Stocks kicked off 2013 with a bang as buying pressures spilled over into the new year and major indexes tallied a second straight day of massive gains. Uncertainty seemingly evaporated from the marketplace after lawmakers in Washington D.C. managed to agree on a bill just shy of the deadline, effectively averting the much-feared series of spending cuts and tax increases. At the end of the day, however, this was only an aversion effort, seeing as lawmakers will reconvene in February to address the looming federal deficit [see 101 High Yield ETFs For Every Dividend Investor].
With Wall Street off to a hot start, today’s weekly employment report has potential to add fuel to the rally, while a disappointing release may just as easily invite bears to the bull parade. Our spotlight will shift to the iShares Barclays 20 Year Treasury Bond Fund (TLT, B), which could experience volatile trading depending on investors’ reaction to the latest employment data. Analysts are expecting weekly jobless claims to come in at 360,000, marking a slight deterioration from the previous reading of 350,000 [see also Best And Worst All-ETF Portfolios In 2012].
With equities enjoying wild gains over the last two trading sessions it’s not terribly surprising to see TLT finish 2012 and start the new year on such a red note. What is noteworthy is that TLT is hovering right around a major support level, which means that any break to the downside could welcome accelerating selling pressures and stop-losses at key technical levels may be triggered; notice how this ETF is right at $120 a share (red line), which happens to be the same level that is previously managed to bounce off on in late August, mid-September and late October of 2012 [see also 3 ETF Trading Tips You Are Missing].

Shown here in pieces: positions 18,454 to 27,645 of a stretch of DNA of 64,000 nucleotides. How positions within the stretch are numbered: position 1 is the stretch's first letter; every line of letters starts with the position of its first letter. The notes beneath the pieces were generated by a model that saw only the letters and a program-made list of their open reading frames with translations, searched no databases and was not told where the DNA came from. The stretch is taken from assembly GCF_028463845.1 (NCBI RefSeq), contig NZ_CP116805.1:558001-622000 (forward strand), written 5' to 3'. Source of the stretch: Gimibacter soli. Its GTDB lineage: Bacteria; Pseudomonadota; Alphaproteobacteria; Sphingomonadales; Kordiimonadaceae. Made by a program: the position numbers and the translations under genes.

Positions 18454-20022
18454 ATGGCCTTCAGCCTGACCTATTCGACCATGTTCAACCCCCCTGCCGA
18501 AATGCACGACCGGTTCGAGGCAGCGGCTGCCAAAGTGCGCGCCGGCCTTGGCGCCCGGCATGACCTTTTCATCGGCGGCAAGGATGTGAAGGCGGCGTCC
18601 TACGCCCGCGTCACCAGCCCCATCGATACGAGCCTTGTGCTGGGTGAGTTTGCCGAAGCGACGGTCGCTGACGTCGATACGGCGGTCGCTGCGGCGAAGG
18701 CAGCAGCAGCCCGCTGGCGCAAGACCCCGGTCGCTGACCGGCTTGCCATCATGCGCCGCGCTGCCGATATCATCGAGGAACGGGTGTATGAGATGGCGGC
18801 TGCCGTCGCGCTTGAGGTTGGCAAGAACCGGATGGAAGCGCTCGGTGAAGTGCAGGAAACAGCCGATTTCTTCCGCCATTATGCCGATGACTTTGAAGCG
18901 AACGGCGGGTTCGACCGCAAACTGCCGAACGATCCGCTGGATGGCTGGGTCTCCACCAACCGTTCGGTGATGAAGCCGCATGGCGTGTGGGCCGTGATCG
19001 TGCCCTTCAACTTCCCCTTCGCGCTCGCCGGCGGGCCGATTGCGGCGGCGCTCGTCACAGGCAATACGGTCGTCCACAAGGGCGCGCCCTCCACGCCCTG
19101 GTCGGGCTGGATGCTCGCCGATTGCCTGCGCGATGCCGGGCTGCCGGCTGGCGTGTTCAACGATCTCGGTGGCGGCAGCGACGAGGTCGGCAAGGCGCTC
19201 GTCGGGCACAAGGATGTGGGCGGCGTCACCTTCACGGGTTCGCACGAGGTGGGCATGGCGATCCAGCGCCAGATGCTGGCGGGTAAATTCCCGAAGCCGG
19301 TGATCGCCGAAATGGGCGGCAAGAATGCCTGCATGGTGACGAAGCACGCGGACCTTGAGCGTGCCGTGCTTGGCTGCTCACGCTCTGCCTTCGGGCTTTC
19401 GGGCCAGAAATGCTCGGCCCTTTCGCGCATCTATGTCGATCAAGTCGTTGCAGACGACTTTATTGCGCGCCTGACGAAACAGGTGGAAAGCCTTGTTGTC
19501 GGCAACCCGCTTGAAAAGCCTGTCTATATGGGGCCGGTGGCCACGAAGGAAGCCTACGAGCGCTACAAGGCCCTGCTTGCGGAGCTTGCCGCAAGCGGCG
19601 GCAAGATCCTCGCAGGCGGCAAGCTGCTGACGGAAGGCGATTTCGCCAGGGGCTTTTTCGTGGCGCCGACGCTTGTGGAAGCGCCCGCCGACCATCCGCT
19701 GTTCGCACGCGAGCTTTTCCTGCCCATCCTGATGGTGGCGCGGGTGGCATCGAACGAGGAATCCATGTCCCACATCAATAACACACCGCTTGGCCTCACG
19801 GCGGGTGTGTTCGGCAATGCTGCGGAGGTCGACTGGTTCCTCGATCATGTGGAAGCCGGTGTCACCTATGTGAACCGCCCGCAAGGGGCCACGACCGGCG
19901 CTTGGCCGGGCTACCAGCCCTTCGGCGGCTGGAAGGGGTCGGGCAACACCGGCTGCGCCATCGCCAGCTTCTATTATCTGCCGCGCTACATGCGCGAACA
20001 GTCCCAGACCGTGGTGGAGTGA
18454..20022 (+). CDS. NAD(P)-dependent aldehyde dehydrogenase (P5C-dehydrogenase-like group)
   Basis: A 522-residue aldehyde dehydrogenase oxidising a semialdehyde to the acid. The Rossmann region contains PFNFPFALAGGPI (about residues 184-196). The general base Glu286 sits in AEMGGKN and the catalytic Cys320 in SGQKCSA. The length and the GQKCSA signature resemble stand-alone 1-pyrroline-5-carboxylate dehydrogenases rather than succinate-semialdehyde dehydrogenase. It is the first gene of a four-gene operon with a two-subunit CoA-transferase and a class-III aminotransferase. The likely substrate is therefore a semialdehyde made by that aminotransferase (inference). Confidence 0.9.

From a technical perspective, TLT’s narrowing trading range since peaking at $132.22 a share is worrisome and suggests that lower-lows are quite probable; on the other hand, this ETF has previously bounced off the $120 support level, which should serve as a caution sign for those eager to jump into a short position [see also Free Report: How To Pick The Right ETF Every Time].
If the latest jobless claims data shows signs that the domestic labor market recovery is gaining steam, TLT could be in for another red day; in terms of downside, the next major support level for this ETF comes in at around $115 a share. On the flip side, investors may flock back to the safe havens if profit-taking pressures resurface following yesterday’s massive rally; in terms of upside, TLT could face stiff selling pressures as it nears $124 a share. As always, investors of all experience levels are advised to use stop-loss orders and practice disciplined profit-taking techniques.
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Disclosure: No positions at time of writing.